Respiratory Rate Above 28, Ventilate?


I recently attended my required canned trauma recertification course.  One of the points that was repeated in the lectures was was that patients should be ventilated with a bag valve mask if their respiratory rate is above 28.  No matter what the cause of their fast rate, regardless of whether they are awake and speaking, even if they tell you to stop, the correct answer in the skill stations was to bag them.

I was taught in EMT class that if a respiratory rate is above a certain number, patients should be bagged because the only air exchanged is in dead space.  Shortly after I discovered that you get funny looks at the hospital when you ventilate a patient with a BVM who is speaking as you wheel them in.   I stopped doing that, and was never chided for it.

Lots of trauma patients breathe faster than 28 times a minute.  Very few of them need positive pressure ventilation, and many would be harmed by it.   It disrupts the body’s natural process of drawing air into the lungs with negative pressure.  My last post was about how difficult it is to ventilate a patient well.  My experience is that people bag way too forcefully and way to fast.  Anything more than a gentle squeeze of the bag blows air into the esophagus, which increases the risk of vomiting.  It also increases intrathoracic pressure, which decreases cardiac output.  Both of these are bad for someone in hemorrhagic shock or with a pneumothorax.

Patients with blunt chest trauma often take rapid, shallow breaths because it hurts when their rib cage expands.  As long as these patients are adequately oxygenated, pain medication will do much more to help their breathing than a bag valve mask.  Forcing their chest to expand more than their body wants it to just causes more pain, which along with untreated pain, may actually cause them to decompensate.

The most common cause of a fast respiratory rate in a trauma patient is anxiety.  Think of the 16-year old with neck pain who is hyperventilating after they destroyed their parent’s car.  Of course this is a diagnosis of exclusion, but the last thing this patient needs is to have a mask squeezed over their face and air forced down their throat.  I fear that inexperienced people may think that is a good idea, though – just in case – after taking the course.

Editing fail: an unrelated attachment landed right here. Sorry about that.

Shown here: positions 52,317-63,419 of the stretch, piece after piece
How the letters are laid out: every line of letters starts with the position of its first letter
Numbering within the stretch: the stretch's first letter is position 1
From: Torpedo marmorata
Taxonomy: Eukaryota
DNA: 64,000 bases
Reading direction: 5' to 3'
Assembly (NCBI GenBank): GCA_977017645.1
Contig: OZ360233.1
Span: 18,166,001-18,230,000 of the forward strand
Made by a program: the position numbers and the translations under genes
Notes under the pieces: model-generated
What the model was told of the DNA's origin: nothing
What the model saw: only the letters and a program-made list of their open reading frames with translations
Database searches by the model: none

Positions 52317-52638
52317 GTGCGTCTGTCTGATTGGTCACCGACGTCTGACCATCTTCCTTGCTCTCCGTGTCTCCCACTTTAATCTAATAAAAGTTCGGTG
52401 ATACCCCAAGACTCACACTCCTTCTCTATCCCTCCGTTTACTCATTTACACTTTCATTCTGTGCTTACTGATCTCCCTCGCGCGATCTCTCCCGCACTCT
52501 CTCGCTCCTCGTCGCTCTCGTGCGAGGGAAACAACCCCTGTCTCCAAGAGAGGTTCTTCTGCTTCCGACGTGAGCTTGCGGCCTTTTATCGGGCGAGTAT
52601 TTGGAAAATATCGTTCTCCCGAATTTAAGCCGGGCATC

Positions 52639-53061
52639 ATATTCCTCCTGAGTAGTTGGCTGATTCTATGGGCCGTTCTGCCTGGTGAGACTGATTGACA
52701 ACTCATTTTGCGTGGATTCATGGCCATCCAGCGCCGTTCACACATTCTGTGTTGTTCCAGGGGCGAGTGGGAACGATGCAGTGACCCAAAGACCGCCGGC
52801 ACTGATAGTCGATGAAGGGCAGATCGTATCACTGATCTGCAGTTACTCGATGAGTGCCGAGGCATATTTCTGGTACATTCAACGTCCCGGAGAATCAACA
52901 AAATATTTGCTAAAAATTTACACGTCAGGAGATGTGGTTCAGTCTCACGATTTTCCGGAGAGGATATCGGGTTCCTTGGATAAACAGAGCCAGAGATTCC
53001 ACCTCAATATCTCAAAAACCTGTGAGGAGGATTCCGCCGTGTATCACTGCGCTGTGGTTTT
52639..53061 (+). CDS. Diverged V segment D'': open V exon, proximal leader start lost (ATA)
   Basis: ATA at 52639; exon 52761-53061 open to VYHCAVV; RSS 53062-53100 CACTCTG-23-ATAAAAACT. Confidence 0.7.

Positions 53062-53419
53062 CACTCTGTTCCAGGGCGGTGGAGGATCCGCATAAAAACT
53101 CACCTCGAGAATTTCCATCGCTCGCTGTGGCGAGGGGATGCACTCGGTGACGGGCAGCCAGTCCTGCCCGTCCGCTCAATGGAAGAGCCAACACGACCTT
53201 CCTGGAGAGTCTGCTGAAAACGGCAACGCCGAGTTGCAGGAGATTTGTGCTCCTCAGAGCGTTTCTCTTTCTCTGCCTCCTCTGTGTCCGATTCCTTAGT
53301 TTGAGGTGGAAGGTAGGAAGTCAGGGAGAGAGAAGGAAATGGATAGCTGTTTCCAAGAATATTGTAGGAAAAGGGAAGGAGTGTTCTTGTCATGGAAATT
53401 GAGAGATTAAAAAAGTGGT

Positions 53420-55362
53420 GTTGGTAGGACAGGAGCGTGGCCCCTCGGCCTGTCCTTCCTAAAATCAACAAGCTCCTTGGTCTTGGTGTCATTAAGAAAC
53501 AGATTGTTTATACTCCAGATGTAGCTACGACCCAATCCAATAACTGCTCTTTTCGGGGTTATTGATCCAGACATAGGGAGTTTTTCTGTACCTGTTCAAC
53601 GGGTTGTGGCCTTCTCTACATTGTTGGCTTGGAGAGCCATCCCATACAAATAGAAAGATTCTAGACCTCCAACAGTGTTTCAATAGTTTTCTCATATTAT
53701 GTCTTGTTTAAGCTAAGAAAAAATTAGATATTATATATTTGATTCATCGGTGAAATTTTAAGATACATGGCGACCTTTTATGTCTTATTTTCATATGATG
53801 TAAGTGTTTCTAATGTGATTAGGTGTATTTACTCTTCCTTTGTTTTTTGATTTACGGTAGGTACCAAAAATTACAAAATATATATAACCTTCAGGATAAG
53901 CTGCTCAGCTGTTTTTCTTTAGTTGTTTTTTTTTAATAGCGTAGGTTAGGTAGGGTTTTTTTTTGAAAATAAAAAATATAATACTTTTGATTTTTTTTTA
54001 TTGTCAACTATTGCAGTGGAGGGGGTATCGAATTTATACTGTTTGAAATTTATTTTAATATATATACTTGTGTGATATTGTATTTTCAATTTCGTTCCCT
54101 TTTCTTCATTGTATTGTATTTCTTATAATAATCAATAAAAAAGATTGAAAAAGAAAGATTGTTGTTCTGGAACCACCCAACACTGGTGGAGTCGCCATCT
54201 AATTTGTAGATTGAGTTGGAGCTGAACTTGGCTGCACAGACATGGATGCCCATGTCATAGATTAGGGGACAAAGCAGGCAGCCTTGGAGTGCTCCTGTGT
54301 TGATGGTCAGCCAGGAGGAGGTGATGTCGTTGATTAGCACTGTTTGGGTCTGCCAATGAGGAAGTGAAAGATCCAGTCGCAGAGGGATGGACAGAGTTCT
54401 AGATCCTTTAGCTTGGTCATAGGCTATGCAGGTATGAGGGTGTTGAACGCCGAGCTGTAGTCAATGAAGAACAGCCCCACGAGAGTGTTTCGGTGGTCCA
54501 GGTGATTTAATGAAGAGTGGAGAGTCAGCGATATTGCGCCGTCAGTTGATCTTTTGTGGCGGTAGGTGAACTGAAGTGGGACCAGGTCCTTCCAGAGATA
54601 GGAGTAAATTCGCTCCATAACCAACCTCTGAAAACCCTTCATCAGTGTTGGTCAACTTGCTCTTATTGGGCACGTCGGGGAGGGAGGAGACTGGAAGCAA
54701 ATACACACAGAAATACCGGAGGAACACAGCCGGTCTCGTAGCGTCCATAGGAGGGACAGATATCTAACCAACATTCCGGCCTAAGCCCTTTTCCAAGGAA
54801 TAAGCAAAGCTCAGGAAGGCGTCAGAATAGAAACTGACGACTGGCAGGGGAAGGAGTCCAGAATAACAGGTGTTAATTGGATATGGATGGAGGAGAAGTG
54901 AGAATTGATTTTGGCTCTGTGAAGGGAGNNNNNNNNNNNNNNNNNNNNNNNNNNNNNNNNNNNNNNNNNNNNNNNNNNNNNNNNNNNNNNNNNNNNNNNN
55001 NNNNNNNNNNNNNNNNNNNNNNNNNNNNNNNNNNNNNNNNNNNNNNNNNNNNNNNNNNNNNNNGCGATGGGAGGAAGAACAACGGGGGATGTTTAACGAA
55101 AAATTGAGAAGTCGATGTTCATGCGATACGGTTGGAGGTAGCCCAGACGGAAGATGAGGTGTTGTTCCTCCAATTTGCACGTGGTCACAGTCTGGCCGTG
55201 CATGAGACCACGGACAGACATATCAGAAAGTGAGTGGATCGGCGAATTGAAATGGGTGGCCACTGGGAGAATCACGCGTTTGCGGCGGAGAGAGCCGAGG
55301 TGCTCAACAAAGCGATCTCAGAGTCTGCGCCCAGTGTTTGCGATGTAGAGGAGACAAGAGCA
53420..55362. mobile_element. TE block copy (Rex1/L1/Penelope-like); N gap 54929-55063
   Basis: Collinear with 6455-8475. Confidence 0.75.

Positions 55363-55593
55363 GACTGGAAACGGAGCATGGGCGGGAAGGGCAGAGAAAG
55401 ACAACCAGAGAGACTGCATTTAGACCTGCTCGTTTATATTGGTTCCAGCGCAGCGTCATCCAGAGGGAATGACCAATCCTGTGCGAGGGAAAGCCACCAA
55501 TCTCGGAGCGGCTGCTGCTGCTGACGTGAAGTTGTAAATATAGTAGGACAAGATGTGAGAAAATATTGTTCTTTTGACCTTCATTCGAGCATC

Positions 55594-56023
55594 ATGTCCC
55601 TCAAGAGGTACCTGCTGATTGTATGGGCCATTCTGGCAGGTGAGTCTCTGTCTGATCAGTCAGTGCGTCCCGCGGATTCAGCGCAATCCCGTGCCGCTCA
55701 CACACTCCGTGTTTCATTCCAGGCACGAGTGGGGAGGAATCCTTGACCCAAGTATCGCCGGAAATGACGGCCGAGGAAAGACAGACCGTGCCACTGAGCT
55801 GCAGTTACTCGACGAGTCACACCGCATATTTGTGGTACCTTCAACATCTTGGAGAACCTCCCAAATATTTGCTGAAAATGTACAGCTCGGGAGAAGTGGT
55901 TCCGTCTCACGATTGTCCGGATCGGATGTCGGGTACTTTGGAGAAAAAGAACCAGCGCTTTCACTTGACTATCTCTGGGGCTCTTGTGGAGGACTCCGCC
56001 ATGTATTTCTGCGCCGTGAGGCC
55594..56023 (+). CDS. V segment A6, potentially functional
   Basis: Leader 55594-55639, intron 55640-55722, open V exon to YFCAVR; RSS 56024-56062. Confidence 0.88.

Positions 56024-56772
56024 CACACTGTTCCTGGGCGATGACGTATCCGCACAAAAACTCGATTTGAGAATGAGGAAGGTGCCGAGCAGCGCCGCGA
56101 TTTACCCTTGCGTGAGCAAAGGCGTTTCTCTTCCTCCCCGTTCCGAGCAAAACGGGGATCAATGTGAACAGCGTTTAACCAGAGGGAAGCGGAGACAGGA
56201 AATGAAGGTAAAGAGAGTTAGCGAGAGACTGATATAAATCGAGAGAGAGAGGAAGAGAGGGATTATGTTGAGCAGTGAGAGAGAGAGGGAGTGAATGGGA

This is why thinking EMS people hate merit badge classes.

Comments

  1. Skip Kirkwood says:

    Yep!

  2. I’ve noticed we get funny looks no matter WHAT we do from CERtain people, who appear to believe we’re of no use to the team.
    But a doctor told me you didn’t always have to and anyway, the one who runs our program doesn’t care for BVM period. No idea why.
    I know why he stopped Combitubes though. Our area is the one in which the three patients died from misplacement by EMT-B’s and Dr. C. decided to take them off the supply list b/c they train EMT-B’s to do it but not to fully understand what could go wrong with doing it in trauma patients – which is exactly what DID go wrong three separate times with three different patients.

  3. I agree… gotta be real careful about bagging those patients. As paramedics, we don’t like to do things ‘half-assed’… – If we’re gonna bag someone, we’re gonna BAG someone. It’s easy to be overzealous with the tidal volume and pressure at which those positive pressure ventilations are delivered. I can imagine how things would go for the medic that rolled into the ED with a trauma patient that was tachypneic secondary to a pneumo. after being overly aggressive with the BVM. We actually had a close call in this area last week in which a trauma patient was almost intubated and had such an injury; likely would have been detrimental to the patient’s outcome to have been intubated AND bagged too forcefully.

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